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Academic medical centers (AMCs) rely on engaged and motivated faculty for their success. Significant burnout among clinical and research faculty has resulted in career disengagement and turnover. As such, AMCs must be vested in cultivating faculty engagement and well-being through novel initiatives that support faculty. The Well-Being Education Grants program was established by the Office for Well-Being within the Center for Faculty Development at Massachusetts General Hospital to provide the impetus many faculty needed to dedicate time to their well-being, demonstrating that investments in multi-component interventions around faculty well-being require resources and funding.
This systematic literature review aimed to provide an overview of the characteristics and methods used in studies applying the disability-adjusted life years (DALY) concept for infectious diseases within European Union (EU)/European Economic Area (EEA)/European Free Trade Association (EFTA) countries and the United Kingdom. Electronic databases and grey literature were searched for articles reporting the assessment of DALY and its components. We considered studies in which researchers performed DALY calculations using primary epidemiological data input sources. We screened 3053 studies of which 2948 were excluded and 105 studies met our inclusion criteria. Of these studies, 22 were multi-country and 83 were single-country studies, of which 46 were from the Netherlands. Food- and water-borne diseases were the most frequently studied infectious diseases. Between 2015 and 2022, the number of burden of infectious disease studies was 1.6 times higher compared to that published between 2000 and 2014. Almost all studies (97%) estimated DALYs based on the incidence- and pathogen-based approach and without social weighting functions; however, there was less methodological consensus with regards to the disability weights and life tables that were applied. The number of burden of infectious disease studies undertaken across Europe has increased over time. Development and use of guidelines will promote performing burden of infectious disease studies and facilitate comparability of the results.
What is an axiom? The meaning of the term ‘axiom’ varies between different fields of study. In philosophy it means a statement that is accepted without argument, while in physics the term ‘postulate’ is used and it means a theory that was verified in an experiment, and will be considered as true unless it is disproved by other experiments.
In mathematics the notion of ‘axiom’ is used in two related but distinguishable meanings: ‘logical axioms’ and ‘non-logical axioms’. Logical axioms are certain statements that are always true, and from them all tautologies of the language can be derived. Non-logical axioms are statements that are taken to be true, to serve as a premise or starting point for further reasoning and arguments.
Increasing rates of habitat loss and human occupation are creating demands for optimum strategies that maximize conservation efforts, despite the lack of detailed data required for implementation. Broad scale biogeographical data may furnish initial guidelines for conservation planning in a hierarchical framework for establishing conservation priorities and helping guide future research programmes. This approach may be critical in regions for which few detailed data on diversity, abundance and distribution are available, such as in the Cerrado biome of central Brazil. We used a macroecological approach, based on the extent of occurrence of 127 species of terrestrial vertebrates endemic to the Cerrado, to design a regional network of potential areas that represent all species at least once. The final network has a total of 24 regions widely distributed throughout the biome. We also evaluated these regions in terms of their human occupation by adding a cost for each cell based on 23 variables expressing variation in agricultural, demographic and cattle-ranching patterns on the Cerrado. Our analyses showed that conservation efforts should be concentrated in the south and south-east of the biome. This macroecological approach can provide broad guidelines for conservation and define the focus for more local and realistic conservation efforts.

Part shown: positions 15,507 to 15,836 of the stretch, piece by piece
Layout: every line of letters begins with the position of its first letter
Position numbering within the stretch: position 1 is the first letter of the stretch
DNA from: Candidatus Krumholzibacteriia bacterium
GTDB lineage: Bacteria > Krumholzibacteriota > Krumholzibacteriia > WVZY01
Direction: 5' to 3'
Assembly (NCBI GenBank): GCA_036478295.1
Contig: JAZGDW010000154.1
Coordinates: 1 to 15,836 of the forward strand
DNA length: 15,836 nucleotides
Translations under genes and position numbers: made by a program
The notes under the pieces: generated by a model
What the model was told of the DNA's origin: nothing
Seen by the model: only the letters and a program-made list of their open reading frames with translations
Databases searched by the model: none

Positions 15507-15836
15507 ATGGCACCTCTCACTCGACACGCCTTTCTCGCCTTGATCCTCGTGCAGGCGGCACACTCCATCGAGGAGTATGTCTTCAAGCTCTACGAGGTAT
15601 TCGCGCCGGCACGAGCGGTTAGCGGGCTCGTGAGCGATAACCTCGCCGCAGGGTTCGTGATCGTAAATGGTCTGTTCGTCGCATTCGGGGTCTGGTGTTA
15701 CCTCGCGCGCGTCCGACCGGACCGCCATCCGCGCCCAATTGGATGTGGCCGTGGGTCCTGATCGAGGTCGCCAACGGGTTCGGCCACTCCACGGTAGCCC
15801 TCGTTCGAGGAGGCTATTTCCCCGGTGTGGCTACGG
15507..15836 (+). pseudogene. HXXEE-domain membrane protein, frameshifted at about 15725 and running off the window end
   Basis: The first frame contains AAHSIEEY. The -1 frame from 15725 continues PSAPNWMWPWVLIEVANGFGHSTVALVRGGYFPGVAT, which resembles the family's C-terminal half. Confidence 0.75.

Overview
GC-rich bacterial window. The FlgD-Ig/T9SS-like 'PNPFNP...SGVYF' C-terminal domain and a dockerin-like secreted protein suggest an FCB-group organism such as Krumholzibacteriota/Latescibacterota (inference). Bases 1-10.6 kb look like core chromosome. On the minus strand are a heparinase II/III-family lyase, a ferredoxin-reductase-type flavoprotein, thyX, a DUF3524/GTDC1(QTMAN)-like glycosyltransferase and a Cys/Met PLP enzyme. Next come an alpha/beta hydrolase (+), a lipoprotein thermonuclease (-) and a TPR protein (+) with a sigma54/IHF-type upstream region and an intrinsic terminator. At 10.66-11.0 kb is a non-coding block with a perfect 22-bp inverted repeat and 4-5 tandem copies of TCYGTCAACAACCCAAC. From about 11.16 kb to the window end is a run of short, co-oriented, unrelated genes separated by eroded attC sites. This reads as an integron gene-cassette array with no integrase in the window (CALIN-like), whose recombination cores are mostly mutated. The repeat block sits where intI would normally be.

Maple syrup urine disease (MSUD) is a rare metabolic disease due to deficiency in the enzyme that breaks down branched chain amino acids. Lack of the enzyme causes accumulation of these amino acids and, if untreated, causes severe neurological damage. A case study of a 10-day old female infant, born after 40 weeks' gestation with a birthweight of 2740g with MSUD hospitalized in the acute stage with respiratory failure and severe brain oedema is described. As part of the neurological evaluation, auditory nerve brainstem evoked response testing was conducted and revealed bilateral presence of the first wave from the auditory nerve, with no later brainstem waves. Over the course of days when her condition improved following dialysis treatment and a diet to reach balanced levels of branched chain amino acids, the later brainstem waves appeared on one side, and several weeks later they were also observed on the other side. The possible mechanisms of the reversibility of the appearance of brainstem waves in this case are discussed.